Impoundment Barra have behavioral characteristics which have baffle the most seasoned of anglers. Every successful session has been paid for with many fruitless hours or days on the water. It’s true, there is no substitute for experience. However, with the following information, one can steepen the learning curve when trying to crack the dam Barra code. As with all fish, they are not governed by hard an fast laws, there are always exceptions to the rule.
Spread throughout central and northern QLD, impoundments stocked with Barramundi spoil the angler for choice. Some produce more fish than others. Particularly after the flooding events of 2011 and early 2012 (Awoonga in particular has suffered a severe loss of it’s Barra biomass over the spillway). Tinaroo, Teemburra, Peter Faust, Monduran, Callide, Lenthalls and many others, all boast great stocks of Barra, and are within a manageable distance of coastal population centres.
The movements and feeding windows of lake Barra are key to success. Whilst being in the confines of a dam, Barramundi move and migrate around as wind, current (not tide), rainfall, temperature and other factors dictate. These fish have an unlimited supply of feed, in the form of Garfish, Boney Bream, Shrimp, Crayfish, Terrestrials, Catfish and other small boney fishes, this means they can choose to feed when prevailing conditions are ideal. So while finding bait is key to finding Barra, this does not necessarily mean success is ensured. This is what has anglers tearing out their hair and organizing their next trip. Frustratingly addictive is an apt description of Impoundment Barra.
A lot of the characteristics of lakes are dictated by wind conditions. Wind can be responsible for water temperatures, clarity, current and wave action. As a rule, the windward margins of a dam will hold the warmer, dirtier, rougher water. While the sheltered shores will be crystal clear, cooler and calm. In colder conditions this can mean focusing on the windward shores, Barramundi have no fear of water with near zero visibility. Alternatively, calm, cool areas can be the key during the warmer months.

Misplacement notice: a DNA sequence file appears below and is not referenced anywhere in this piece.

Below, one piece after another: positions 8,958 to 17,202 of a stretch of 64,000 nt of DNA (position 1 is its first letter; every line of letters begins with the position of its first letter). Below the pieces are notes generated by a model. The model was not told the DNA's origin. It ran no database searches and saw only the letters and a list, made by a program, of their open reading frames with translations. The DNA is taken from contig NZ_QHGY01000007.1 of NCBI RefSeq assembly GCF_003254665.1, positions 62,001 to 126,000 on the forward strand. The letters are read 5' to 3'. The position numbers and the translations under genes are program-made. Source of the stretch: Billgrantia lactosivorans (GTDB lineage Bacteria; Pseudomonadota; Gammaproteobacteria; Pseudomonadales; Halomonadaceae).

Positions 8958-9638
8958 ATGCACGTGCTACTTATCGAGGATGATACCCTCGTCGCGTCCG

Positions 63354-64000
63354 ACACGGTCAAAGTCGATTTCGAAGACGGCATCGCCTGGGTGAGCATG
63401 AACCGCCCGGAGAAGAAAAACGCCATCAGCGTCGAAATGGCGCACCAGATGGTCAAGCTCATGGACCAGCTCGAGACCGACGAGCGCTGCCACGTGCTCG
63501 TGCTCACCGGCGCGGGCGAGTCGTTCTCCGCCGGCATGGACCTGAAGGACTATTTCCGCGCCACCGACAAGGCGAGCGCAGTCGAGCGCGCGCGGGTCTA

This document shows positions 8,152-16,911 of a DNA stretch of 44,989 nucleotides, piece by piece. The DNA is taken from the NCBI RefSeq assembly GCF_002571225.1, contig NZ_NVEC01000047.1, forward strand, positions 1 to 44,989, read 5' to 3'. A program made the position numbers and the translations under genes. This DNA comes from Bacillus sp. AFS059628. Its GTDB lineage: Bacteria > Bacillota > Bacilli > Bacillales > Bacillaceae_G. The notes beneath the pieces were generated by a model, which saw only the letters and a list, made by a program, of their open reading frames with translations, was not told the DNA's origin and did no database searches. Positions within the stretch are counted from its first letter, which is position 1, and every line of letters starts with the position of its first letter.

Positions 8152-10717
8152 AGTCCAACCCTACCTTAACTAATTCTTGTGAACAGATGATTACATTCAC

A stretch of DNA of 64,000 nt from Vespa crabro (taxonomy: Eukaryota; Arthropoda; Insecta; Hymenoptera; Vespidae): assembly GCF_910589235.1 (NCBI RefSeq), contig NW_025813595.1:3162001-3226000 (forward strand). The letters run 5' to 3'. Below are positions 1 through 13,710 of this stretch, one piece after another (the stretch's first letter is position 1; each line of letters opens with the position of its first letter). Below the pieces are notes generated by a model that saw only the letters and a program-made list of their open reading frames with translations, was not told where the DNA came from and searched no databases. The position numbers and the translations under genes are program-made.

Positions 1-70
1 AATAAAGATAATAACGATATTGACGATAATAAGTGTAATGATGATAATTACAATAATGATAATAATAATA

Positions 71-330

By nature, Barra are generally somewhat of a lazy fish, placing themselves in holding areas where bait will be pushed to them by prevailing conditions. Dams naturally lack the tidal movement to create back eddies and current breaks, which are utilized as ambush points for wild Barra. However prevailing wind or rainfall conditions can cause water movement adequate to move baitfish around the system. Finding corners and eddies which will have current running past is the piscatorial equivalent of a pizza delivery. Finding areas such as this is reason enough to spend a considerable amount of time casting with an array of different offerings. Remember, have faith in areas such as this even after a few untouched presentations; lure selection can be the key.
A lot of anglers are under the assumption that Barramundi feed harder the warmer water becomes. This is not the case.
It’s true, Barramundi will generally bite best in the warmest area of a cold dam. However, as water temps rise to their peak in late summer, Barra can be found seeking shelter in thermoclines and areas of shade. Only finding the urge to feed during more comfortable temperatures at night or in the early morning. I personally like a water temperature between 23-27C.
The life cycle of all Barramundi requires them to enter the saltwater in order to breed. In the wild, billabong fish use season rainfall and peaking river levels to escape and migrate downstream to spawning grounds on the coast. Lake Barramundi (particularly 90cm+ specimens) have these same biological urges. After heavy rainfall, Barra will begin to push and migrate towards the downstream margins of dams – Dam walls. While the majority of the time this is a fruitless effort, it only takes one look at videos of countless trophy class Barramundi falling over the Awoonga spillway in 2011, in order to see the truth in this theory.
Dams possess a vast array of areas Barra can rest and feed. From 15m sections of main basins and river beds, to bays barely deep enough to cover the fish’s back. Add to this, snags, drop offs, weed beds, rock bars and even open water. The fish in these dams have all the choice in the world on where to hold and feed.
Snags & Timber
In a lake full of drowned timber it can be a daunting prospect to decide which snag to cast at. Try to focus on fallen, horizontal trees, ideally those which can catch some current. Or a small cluster of trees in an otherwise open region.
Weedy edges can be hunting or resting grounds for Barramundi. It is often possible to see fish ‘tailing'(laying stationary with tips of fins visible above water) right in the heart of deep weed edges. Do not waste too much time casting as these fish as they are generally near impossible to tempt.
A large weedbed with current running past it’s margins is a much better prospect, particularly where these beds come to a point of apex.
Deep water congregations